• The American Trucking Associations’ for-hire truck tonnage index hit 116.2 in July, down slightly from June but more than 5% higher than a year ago.
  • Pilot Flying J is taking an equity stake in automated vehicle startup Kodiak Robotics, the first step in the truck stop operator’s wider plan to equip its highway stations for self-driving trucks. 
  • Truckload carrier U.S. Xpress is cutting its workforce by up to 10% following a 25.5% year-over-year surge in second-quarter labor costs. 
  • U.S. consumers are cutting back on spending in categories such as apparel and home goods ahead of the year-end shopping season, posing challenges for retailers already struggling with large inventories. 
  • Abbott Laboratories restarted production of baby formula at its beleaguered plant in Sturgis, Michigan, the center of the U.S.’s months-long product shortage. 
  • Chinese computer chipmaker SMIC announced plans to invest $7.5 billion for a new production line in Tianjin.
  • U.S. grain prices are back to a two-month high as drought conditions through much of the Midwest shrink this year’s crop. 
  • Top exporter India is poised to restrict rice shipments to ensure domestic supply, a move likely to add to global food market chaos. 
  • CF Industries says high energy costs forced it to suspend British production of ammonia, a key source of fertilizer for the U.K.’s agricultural sector.
  • In the latest news from the auto industry:
    • Virginia will follow California in banning the sale of gas-powered vehicles in 2035 due to a 2021 law linking the state to California’s emissions standards. 
    • GM’s main Mexico plant that makes GMC and Chevrolet pickup trucks will suspend production this week due to supply chain issues. 
    • The French government is poised to roll out a heavily subsidized program providing electric-vehicle (EV) leases for just $100 a month, a response to concerns that high costs for EVs could slow their adoption.
    • Honda and LG will invest $4.4 billion in a joint venture to build electric vehicle batteries in the U.S. 
    • China’s CATL is working on new battery materials that can improve energy density by up to 20% over current models, a potential breakthrough for electric-vehicle charging range.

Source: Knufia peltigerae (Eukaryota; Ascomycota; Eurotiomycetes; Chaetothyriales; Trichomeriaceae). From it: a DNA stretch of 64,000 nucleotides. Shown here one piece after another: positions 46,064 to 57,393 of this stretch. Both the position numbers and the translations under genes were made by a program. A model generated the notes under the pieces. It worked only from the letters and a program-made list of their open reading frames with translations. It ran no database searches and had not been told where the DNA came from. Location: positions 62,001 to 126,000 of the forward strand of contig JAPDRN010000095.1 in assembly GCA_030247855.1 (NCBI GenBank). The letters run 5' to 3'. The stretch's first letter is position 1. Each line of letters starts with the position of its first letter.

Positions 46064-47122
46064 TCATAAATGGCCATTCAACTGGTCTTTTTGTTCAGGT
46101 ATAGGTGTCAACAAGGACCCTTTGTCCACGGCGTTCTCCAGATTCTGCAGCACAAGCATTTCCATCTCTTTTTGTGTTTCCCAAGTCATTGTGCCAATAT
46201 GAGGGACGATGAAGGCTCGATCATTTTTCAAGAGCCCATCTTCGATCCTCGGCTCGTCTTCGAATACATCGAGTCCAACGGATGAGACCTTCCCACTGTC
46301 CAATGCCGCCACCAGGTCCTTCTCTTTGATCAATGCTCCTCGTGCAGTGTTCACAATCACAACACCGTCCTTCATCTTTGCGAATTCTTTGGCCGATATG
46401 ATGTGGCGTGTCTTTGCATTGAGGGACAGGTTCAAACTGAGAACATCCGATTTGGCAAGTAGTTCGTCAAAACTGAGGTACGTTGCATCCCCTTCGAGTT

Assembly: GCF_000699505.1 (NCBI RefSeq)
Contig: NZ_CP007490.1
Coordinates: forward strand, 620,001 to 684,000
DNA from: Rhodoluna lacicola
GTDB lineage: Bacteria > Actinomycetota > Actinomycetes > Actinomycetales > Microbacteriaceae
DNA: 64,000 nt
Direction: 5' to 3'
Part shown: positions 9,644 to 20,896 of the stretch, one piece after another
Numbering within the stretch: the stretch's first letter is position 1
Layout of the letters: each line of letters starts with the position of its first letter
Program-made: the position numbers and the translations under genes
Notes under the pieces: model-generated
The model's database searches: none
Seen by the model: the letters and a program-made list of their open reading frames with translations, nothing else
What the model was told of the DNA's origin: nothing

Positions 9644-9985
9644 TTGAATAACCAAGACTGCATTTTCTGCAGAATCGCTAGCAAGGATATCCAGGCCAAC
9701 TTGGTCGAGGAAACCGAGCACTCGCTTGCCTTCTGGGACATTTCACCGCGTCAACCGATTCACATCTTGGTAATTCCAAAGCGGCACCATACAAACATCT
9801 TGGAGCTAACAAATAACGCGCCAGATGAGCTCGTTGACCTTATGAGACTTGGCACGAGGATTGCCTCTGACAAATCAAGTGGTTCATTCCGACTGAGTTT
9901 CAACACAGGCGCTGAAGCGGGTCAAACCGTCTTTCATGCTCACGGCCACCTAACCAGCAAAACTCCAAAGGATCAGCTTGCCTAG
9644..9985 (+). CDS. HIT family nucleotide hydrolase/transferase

• Chinese smartphone-maker Xiaomi is holding talks with Beijing Automotive Group to jointly produce new electric vehicles
    • Suzuki announced plans to create a global development company based in India, further pushing into a market on pace to become an electric vehicle hub for Japanese carmakers. 

Domestic Markets

United States Personal Spending
  • U.S. consumer sentiment improved in August as households’ near-term inflation expectations fell to an eight-month low, according to widely tracked surveys from the University of Michigan. 
  • The U.S. merchandise-trade deficit shrank 9.7% in July to $89.1 billion, the smallest since October as imports declined for a fourth month.
United States Goods Trade Balance
  • Robot sales in North America were up 25% year over year in the second quarter, pushing the region’s robotics market to its strongest first half on record. 
  • U.S. air travel service complaints jumped 35% from May to June as airlines canceled or delayed thousands of flights. Overall, complaints are up 270% from pre-pandemic levels.
  • Despite recent improvements in U.S. air travel, consultants say flight disruptions will continue for months amid persistent worker shortages. 
  • Regional passenger carrier ExpressJet Airlines filed for bankruptcy protection and will shut down after losing a contract with United Airlines. 
  • The pandemic-driven insurance buying spree appears to have ended, with new policy applications falling 6.5% year to date through mid-August. 
  • “Laptop landlords,” who use new online tools to buy and rent out far-away homes as a core investment strategy, have helped fuel record-high home purchases made by investors this year.
  • Restaurants added more than 74,000 jobs in July, the most since February, but many are still scaling back operating hours due to staffing shortages. 
  • Workers at a Chipotle Mexican Grill in Lansing, Michigan, became the chain’s first to vote to unionize last week
  • Attention-deficit-disorder drug Adderall is in short supply due to a labor shortage at the Teva Pharmaceuticals facility that makes it for the U.S. market. 
  • U.S. pet owners are expected to spend around $54 billion on pet food in 2022, more than double the level from 2017:
Pet Food Sales Are Off the Leash

International Markets